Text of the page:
Vorotnikov-Kogan-Hebden Attack [D00]

What difference does it make when White, with a London bishop, puts his queen's knight on c3, instead of the pawn, against exactly the same opposing Grünfeld set-up?!

The current World champion gave an enlightening response in Game 8 by 1.d4 Nf6 2.Nf3 g6 3.Nc3 d5 4.Bf4 Bg7 5.Qd2 0-0 6.Bh6 Nc6! Forcing 7.Bxg7 Kxg7 that actually leaves Black ahead of development in a wholesome position:

I understand that the threat of ...Ne4 is not easy to parry, but if 8.Ne5?! does not presuppose that the exchange on c6 may be foreseeable at some point (although it would open the b-file for Black's queen rook, that did not ask for so much, and bring an extra pawn to the centre, which would be easy to undouble after ...Qd6, ...c6-c5...) then it is just another loss of time. In any case this game continued shockingly, after 8...Bf5!? 9.e3 Qd6 10.Nb5?! Qb4! 11.c3 Qa5 12.Bd3 Ne4 14.Qc2:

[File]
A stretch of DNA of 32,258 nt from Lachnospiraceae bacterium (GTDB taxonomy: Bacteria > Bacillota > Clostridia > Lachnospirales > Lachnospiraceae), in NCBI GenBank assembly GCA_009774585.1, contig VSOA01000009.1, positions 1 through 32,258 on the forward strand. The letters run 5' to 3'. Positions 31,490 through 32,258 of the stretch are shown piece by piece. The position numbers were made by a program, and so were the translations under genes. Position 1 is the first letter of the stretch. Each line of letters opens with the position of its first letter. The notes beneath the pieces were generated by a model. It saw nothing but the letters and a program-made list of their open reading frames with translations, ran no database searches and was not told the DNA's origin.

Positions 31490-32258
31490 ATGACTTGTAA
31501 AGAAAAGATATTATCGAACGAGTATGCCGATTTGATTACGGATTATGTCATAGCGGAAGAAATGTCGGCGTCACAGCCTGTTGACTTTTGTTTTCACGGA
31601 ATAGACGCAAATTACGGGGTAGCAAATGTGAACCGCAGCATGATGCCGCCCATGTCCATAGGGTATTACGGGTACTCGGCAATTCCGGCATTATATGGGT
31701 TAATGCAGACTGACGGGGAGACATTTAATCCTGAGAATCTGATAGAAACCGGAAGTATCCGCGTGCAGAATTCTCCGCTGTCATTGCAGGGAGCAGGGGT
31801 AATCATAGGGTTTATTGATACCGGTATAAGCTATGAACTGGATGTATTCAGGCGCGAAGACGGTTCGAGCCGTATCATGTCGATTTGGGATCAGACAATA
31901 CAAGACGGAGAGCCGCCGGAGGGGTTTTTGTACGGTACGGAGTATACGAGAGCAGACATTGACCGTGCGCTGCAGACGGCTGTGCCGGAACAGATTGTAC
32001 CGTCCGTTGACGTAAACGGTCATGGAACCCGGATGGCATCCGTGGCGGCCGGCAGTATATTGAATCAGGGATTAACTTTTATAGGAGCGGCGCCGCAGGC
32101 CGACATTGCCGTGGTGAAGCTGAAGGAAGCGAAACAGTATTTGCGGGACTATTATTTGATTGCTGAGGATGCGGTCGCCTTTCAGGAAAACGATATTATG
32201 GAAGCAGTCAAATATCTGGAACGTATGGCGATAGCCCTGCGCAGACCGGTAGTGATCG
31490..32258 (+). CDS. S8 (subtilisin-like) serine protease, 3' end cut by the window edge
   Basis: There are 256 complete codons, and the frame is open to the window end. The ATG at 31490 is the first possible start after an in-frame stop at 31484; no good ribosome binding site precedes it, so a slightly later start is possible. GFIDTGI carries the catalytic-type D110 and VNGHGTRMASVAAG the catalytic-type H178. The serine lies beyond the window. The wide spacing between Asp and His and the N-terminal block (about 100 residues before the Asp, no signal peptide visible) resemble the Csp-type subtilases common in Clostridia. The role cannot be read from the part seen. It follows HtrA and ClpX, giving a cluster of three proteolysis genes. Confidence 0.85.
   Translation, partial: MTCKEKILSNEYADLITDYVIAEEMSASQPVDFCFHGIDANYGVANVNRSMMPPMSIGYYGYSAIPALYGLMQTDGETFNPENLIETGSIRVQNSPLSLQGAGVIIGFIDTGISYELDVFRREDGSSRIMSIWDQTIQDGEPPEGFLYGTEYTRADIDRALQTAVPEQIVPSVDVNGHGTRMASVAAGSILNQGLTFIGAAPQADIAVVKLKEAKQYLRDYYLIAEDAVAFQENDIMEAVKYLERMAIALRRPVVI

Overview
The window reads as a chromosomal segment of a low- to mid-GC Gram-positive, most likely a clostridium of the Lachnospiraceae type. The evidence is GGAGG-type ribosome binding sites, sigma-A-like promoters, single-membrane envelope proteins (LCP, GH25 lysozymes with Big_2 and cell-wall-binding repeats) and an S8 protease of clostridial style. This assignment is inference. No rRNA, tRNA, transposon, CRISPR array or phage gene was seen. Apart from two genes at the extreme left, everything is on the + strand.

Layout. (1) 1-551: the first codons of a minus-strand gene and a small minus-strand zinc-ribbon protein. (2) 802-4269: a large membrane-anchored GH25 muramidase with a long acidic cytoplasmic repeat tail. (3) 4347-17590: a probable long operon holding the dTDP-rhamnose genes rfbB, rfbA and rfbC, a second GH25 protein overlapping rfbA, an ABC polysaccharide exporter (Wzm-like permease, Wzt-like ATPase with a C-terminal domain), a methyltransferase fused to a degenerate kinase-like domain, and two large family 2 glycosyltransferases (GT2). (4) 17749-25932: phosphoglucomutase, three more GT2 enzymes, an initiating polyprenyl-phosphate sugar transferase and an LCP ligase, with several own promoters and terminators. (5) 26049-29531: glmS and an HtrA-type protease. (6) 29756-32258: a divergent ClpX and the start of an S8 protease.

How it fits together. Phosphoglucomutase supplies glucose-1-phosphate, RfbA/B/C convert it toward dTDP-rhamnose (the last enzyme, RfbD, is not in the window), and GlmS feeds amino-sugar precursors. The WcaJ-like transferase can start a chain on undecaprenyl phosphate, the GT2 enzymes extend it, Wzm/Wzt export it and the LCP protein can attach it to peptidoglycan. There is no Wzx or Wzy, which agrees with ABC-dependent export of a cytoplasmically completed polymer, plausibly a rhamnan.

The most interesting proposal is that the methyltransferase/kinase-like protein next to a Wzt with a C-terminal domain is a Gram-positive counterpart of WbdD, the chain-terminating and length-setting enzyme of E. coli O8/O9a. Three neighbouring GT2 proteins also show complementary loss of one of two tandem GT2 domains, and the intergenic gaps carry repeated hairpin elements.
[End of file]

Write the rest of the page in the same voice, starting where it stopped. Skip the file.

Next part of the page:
by 13...Nxe5 14.dxe5 Nxf2!! winning.

The unfortunate leader of the white pieces in the previous game is supposed to be the reference in this VKH (for Vorotnikov-Kogan-Hebden) Attack after the opening was co-blessed with his name. However, in his games so far, the least we can say is that he has not showed the way against 6...Nc6!

Indeed, although he won nicely 4 years before in Game 9 with 10.f4 which 'makes a better impression', after his opponent got carried away by 10...Ne4 11.Nxe4 Bxe4 12.Bd3 Nxe5? 13.dxe5 Qb6? 14.Bxe4 Qxb2 15.0-0 dxe4 16.Rfb1 Qa3 17.Rxb7 Rfb8 18.Rb3!

Had the latter simply replied 12...Bxd3 13.cxd3 Nxe5 14.fxe5 Qe6, inevitably followed by ...f7-f6, White would have obtained, at most, nothing out of the opening!

See you soon, Eric